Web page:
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GUEST,Corwen Broch Origins: The Great Silkie (68* d) RE: Origins: The Great Silkie 21 Nov 18

We recorded the Play O'de Lathie Odivere version of this recently on our CD Fishe or Fowle, along with various other Selkie pieces (Seal Woman's Lament, Seal Woman's Sea Song etc).

We anglicised the dialect somewhat, singing broad Scots in an English accent just sounds wrong, but we did it in its full length, 93 verses, 25 minutes. We used the Sinclair tune collected by Otto Andersson.

Although its often claimed to be a Victorian forgery, I suspect its not, or at least not just that. The piece is divided into 5 parts, and the dialect of each varies exactly as you would expect if it were collected from various singers in fragments. Dialect is very local in Orkney, and would have been more so in the 19th century, and the piece reflects this.

The piece makes sense, but still follows ballad logic and does not, for instance, include details such as the heroine's name which I suspect a Victorian forger would have added.

There is a tradition of performance called a 'foy' in Orkney, which is defined in the Orkney Dictionary as an entertainment consisting of readings and music. The primary entertainment at a foy is a reading, by several people, of a text somewhat like a play text. It is very like a read through of a play, sometimes containing songs, and occasionally symbolic items of costume, but not acted in any way (the performers usually sitting around on chairs on stage). This is a written literary art-form. The Odivere text bears a great similarity to other foy texts and I suspect was at some point a composed foy which has cross fertilised with oral tradition, inspired by it and inspiring it. One could suspect a distant linkage with ring-dance traditions from Iceland and the Faroe islands as well as earlier forms of entertainment from elsewhere in the UK.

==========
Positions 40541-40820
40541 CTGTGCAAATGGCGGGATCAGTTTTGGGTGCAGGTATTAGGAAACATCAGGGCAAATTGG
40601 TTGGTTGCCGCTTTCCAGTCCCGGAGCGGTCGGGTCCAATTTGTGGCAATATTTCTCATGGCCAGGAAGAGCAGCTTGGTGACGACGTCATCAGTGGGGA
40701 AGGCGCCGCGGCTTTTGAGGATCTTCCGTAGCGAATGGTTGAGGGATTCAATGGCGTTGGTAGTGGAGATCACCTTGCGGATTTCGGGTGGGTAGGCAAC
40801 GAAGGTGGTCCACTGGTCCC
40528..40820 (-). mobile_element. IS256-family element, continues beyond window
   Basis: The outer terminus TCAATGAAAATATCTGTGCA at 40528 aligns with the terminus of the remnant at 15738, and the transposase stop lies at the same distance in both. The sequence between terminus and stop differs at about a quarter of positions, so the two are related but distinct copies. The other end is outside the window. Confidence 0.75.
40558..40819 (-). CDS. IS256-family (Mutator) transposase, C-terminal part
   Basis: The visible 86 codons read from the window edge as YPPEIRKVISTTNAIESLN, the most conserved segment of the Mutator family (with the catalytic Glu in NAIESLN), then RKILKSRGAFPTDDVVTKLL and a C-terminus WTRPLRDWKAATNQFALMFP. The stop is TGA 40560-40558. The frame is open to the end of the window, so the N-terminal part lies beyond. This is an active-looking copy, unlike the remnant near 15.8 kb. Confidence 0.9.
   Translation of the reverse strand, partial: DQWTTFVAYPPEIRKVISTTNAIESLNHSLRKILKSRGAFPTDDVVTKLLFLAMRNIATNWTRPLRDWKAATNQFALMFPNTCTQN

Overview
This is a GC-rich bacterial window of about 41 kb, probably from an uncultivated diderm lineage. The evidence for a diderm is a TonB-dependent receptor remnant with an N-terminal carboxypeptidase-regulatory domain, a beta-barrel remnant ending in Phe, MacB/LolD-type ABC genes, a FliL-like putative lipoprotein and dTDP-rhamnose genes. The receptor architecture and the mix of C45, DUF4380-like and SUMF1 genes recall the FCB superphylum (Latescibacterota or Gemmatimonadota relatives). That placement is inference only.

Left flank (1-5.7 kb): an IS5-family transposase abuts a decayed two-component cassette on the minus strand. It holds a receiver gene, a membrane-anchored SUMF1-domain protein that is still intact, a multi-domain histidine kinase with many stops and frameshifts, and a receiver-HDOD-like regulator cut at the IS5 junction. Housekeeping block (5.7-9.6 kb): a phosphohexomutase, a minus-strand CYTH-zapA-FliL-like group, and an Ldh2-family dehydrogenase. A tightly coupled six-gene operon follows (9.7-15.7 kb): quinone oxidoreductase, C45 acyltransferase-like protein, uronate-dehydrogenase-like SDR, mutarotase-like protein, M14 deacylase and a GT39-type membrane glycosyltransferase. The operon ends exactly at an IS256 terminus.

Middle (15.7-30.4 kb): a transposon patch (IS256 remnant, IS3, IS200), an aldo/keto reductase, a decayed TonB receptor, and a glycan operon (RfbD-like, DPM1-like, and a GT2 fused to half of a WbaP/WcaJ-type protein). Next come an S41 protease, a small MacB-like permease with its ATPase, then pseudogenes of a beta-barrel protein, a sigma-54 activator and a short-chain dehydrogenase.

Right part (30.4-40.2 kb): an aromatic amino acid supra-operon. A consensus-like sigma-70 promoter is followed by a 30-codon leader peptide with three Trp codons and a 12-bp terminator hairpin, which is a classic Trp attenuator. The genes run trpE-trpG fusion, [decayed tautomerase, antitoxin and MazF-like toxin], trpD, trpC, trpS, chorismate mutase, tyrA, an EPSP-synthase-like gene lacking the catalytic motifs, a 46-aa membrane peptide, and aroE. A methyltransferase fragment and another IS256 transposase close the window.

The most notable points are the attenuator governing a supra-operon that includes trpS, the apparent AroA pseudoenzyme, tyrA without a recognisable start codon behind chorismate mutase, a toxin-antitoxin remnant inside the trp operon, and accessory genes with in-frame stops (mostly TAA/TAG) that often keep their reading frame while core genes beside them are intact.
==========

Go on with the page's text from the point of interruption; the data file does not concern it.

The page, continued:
The primary source for Odivere cited by Traill-Dennison, a minister's wife called Mrs Hiddleston, was a real person with a known interest in folklore and quite well known locally for her musical skills. If Odivere was composed, then it was by her, in which case a piece of folk culture composed 170 years ago by someone inside that tradition is still 'genuine' as far as I'm concerned.

Ultimately having read a lot of genuine and Victorian ballads Odivere simply feels authentic, though possible slightly improved, rather than having the heavy fingerprint of Victorian composition upon it.

Anyhow it's simply a masterpiece of both poetry and storytelling, wherever it came from.

You can read our rendering into singable English here:

Or you can hear it here:

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